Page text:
Countless adults in the United States suffer from insomnia, the maddening inability to sleep when given the opportunity. Thankfully there are short-term, non-drug treatments that dramatically improve the sleep of most people with insomnia. The American Academy of Sleep Medicine recommends cognitive-behavioral therapy for insomnia, or CBT-I, as a first-line treatment.
When friends and family members find out that I treat insomnia, they often ask what the treatment involves. They’re not looking for a 90-minute lecture on CBT-I, of course: They want to know its essence.
In the end, the way to sleep well in general is to let go of how I sleep tonight. To understand why this is so important, you need to consider what leads to insomnia. A typical path goes like this:
The biggest factor that keeps insomnia going seems to be well-intentioned efforts to make up for the sleep you lost last night. A focus on how I’m sleeping tonight comes at the cost of how I’ll sleep in the long-term.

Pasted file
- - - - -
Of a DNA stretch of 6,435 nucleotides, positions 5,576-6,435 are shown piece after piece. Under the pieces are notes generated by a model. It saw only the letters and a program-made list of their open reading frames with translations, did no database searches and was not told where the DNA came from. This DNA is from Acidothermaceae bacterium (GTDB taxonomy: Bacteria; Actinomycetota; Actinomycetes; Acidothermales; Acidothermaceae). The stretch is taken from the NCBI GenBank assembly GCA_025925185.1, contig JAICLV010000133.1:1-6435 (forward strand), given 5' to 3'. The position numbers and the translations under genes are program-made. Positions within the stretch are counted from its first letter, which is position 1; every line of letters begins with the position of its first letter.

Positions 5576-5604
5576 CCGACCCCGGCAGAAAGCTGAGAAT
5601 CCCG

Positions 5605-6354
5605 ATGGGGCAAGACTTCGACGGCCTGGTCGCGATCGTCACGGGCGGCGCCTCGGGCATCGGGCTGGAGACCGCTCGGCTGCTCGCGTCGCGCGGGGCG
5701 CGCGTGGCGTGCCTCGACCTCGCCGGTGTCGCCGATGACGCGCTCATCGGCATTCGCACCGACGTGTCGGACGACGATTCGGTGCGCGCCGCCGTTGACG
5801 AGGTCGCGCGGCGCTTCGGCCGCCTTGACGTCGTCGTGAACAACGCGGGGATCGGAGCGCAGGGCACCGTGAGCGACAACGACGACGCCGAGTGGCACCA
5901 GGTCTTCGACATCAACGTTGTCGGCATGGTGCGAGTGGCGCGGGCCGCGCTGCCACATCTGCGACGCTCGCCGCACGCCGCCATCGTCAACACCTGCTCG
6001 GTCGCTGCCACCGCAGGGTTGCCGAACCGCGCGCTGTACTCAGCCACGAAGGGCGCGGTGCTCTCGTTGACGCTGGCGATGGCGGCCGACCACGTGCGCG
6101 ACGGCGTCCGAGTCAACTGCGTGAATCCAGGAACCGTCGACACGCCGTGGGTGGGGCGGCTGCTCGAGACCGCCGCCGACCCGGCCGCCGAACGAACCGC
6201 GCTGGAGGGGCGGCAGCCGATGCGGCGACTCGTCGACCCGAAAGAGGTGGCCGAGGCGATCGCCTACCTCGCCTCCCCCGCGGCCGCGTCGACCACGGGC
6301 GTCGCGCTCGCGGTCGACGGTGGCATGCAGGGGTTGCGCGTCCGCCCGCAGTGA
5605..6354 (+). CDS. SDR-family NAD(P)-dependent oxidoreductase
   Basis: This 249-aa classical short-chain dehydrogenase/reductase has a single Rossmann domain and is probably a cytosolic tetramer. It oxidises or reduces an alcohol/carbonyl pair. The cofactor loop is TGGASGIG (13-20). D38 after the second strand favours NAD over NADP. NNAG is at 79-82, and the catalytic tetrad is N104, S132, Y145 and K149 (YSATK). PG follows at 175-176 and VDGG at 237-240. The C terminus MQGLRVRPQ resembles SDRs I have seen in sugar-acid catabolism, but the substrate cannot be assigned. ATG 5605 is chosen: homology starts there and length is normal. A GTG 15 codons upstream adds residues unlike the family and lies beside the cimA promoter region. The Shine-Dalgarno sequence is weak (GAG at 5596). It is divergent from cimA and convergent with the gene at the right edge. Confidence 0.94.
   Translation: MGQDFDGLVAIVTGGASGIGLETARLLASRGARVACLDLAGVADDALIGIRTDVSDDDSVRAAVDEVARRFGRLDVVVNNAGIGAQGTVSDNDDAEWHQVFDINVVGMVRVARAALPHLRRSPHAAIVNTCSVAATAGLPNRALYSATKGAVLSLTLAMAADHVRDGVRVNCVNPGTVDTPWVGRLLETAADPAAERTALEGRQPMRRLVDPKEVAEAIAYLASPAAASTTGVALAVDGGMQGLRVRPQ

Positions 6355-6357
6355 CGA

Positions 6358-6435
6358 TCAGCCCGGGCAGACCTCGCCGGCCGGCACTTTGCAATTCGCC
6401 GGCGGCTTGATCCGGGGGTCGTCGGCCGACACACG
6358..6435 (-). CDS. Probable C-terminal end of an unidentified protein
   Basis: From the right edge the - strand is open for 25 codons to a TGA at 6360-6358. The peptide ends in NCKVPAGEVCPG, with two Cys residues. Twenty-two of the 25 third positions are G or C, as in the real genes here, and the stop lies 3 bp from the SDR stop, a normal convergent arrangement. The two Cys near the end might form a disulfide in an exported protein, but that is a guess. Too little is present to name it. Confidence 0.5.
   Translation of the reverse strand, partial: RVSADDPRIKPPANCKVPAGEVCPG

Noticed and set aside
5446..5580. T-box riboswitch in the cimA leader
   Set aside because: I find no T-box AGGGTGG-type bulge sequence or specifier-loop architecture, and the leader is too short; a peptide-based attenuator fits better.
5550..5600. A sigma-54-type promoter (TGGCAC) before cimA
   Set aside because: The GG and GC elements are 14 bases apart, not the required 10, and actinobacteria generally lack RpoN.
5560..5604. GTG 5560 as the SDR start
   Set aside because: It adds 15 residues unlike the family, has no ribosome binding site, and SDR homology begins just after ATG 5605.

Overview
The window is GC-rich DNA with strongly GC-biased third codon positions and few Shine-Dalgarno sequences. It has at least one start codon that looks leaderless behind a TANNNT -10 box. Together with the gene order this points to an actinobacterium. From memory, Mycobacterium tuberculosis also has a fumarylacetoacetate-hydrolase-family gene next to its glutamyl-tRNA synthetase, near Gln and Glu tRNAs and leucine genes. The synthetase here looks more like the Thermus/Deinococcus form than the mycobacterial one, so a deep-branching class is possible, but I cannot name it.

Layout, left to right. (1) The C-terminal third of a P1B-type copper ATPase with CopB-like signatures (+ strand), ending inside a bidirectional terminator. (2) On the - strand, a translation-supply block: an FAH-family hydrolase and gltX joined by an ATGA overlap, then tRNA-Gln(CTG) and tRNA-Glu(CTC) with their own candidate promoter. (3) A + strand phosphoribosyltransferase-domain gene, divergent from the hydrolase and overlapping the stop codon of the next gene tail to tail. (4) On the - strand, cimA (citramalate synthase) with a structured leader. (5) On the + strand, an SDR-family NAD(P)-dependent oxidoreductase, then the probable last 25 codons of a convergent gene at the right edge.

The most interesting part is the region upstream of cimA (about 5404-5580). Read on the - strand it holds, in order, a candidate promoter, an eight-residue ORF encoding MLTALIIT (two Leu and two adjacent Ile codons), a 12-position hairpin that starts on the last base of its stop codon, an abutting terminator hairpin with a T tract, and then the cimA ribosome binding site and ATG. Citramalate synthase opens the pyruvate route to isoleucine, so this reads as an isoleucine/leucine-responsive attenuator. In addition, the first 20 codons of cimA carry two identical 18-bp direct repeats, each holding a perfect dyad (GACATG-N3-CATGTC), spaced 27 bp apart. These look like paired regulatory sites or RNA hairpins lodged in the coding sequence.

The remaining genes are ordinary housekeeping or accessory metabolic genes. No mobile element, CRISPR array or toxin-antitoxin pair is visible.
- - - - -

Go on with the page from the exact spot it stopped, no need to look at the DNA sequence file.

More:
When our sleep is poor more nights than not, we’ll probably do things that we think will help us but that actually prolong our sleep problems:
Taken together, these factors keep the insomnia going. The role of CBT-I is to change these behaviors:
What all these instructions have in common is a long-view approach rather than a shortsighted focus on tonight’s sleep.
It’s important to point out that CBT-I is for people who have chronic insomnia. The average person who seeks out CBT-I has had insomnia for years. If you read this and think, “I take naps but I sleep great at night,” or, “I sleep in to make up for lost sleep and my sleep is generally good”—exactly. CBT-I is for people with frequent and persistent difficulty sleeping.
Countless nights’ sleep have been sacrificed to insomnia and the behaviors that maintain it. If you’re willing to risk having a few more bad nights’ sleep—for the right reasons—chances are that your sleep will be much better in pretty quick order.
The information in this post draws from a treatment manual by Michael Perlis and colleagues.